SOME OF YOUR BLOOD (1961) by Theodore Sturgeon

OK folks, this one might get a little bit tricky. For the record, let me state that Exhibit A, Some of Your Blood by Theodore Sturgeon, is a remarkable book. It describes an investigation into a person’s character, via a case history of a GI under psychiatric assessment after he punched out the lights of a senior officer, and does so in a unique manner. It’s not whodunit or a whydunit or even a howdunit. If anything, it’s a ‘whatdunit’. Chances are that you have never read anything like its truly unforgettable conclusion. Trouble is, that is precisely the one thing I cannot talk about. Although this is a book that only males sense after the final revelation, it would not be fair to spoil it. Instead, I’m going to try to persuade you to read it without revealing its trump card. Are you sitting comfortably? We’ll soon change that …

I offer the following review as part of Friday’s Forgotten Books meme run by Patti Abbott at Pattinase, though as she is temporarily indisposed, this week Todd Mason is guest hosting over at his Sweet Freedom blog.

“His first straight crime novel, plausible and fascinating … Sturgeon makes completely credible a not unprecedented but still astonishing case of extreme criminal psychosis –  one of the season’s most absorbing books” – Anthony Boucher

This book has been marketed usually as a crime novel though over the years it has also been classed as horror, though there are no supernatural elements of any kind – some have even gone so far as to say that the ‘climax’ may even be considered pornographic. Such uncertainty may reflect both a sense of discomfort with the subject matter, which was certainly a deliberate aim of the book, and a reflection of the fact that it was initially aimed to those who already knew the author for his SF and fantasy stories. But Theodore Sturgeon was a very varied writer who liked to push the boundaries in several genres as he explored his theme of love, in all its forms, as a positive and transcendent power, which had made his work particularly attractive to young readers and those who felt themselves to be outsiders, marginalised by the mainstream.

“How could such a creature as George exist for any appreciable time in a modern society?”

Sturgeon, who was born Edward Hamilton Waldo, blossomed into one of the greats of 40s and 50s science fiction and fantasy, though his first magazine sale actually harks back to before the Second World War. Mainly a short story writer, his tales of strange love occasionally became book-length, More than Human (1953) remaining the most influential of his half-dozen original novels (he also wrote novelisations and books under pseudonyms). To others though he may be better known as the author of two classic episodes of the original Star Trek series: ‘Shore Leave’ and ‘Amok Time’. In addition he was immortalised in fictional form by Kurt Vonnegut in the shape of his recurring character, ‘Kilgore Trout’. But he also dabbled in crime fiction, ghosting the 1963 Ellery Queen novel The Player on the Other Side. As fine as that book is, and it is one of the best of the Queen novels of the 1960s, Sturgeon’ s most distinctive excursion into the crime genre however remains undoubtedly Some of Your Blood,which was originally issued as a paperback original by Ballantyne.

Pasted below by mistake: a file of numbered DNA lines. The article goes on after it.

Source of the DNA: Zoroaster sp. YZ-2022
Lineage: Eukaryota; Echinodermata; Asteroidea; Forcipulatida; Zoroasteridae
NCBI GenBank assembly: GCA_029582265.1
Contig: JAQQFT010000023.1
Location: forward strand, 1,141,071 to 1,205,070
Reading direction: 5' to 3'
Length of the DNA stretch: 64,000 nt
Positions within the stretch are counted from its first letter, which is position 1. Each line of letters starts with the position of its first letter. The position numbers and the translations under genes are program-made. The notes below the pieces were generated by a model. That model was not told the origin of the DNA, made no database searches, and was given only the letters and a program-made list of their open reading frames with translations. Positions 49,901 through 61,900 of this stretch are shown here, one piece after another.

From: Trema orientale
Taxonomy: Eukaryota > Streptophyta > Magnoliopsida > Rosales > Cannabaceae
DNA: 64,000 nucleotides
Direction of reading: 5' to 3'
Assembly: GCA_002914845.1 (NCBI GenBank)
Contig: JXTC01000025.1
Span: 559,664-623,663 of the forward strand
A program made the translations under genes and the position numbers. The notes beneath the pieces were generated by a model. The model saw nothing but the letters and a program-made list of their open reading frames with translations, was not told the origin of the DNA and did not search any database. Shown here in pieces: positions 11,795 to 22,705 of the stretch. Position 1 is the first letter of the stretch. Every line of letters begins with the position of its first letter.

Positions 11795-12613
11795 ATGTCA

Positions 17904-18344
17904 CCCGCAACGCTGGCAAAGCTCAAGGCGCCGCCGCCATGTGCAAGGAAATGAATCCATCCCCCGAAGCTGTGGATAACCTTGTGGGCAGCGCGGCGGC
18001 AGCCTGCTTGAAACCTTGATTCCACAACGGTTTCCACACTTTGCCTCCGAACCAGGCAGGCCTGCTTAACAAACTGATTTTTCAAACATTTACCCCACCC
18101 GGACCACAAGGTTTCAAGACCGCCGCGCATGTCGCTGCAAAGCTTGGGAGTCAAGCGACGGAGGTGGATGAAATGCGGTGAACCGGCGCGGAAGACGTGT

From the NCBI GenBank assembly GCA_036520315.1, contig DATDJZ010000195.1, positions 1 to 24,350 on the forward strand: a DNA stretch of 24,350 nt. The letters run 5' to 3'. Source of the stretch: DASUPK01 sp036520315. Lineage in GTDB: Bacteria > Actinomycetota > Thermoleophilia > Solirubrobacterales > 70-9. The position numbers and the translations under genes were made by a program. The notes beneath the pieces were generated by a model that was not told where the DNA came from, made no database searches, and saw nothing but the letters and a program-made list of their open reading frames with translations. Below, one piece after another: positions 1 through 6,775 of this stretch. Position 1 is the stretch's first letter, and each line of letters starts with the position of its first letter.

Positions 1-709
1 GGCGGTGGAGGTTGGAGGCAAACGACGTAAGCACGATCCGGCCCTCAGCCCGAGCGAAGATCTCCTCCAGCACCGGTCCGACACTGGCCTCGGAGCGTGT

Theodore Sturgeon photographed in the early 1970s (image:

This book is largely presented as the case history of a man with a psycho-sexual compulsion, and in that sense falls right in with the kind of work being published by Margaret Millar and Robert Bloch around that time. The core of the book is structured using the epistolary format, presenting a variety of documents relating to the case. The bulk of correspondence is between Colonel Albert Williams at the Military Hospital HQ in Portland, Oregon and his friend, Sergeant Philip Outerbridge, the psychiatrist at a military base in California. The subject is a patient referred to only with the pseudonym ‘George Smith’. In its surreptitious opening chapter,  Sturgeon addresses the reader with an offer to spy into the private files of the psychiatrist – here are the sussurating words the novel opens with: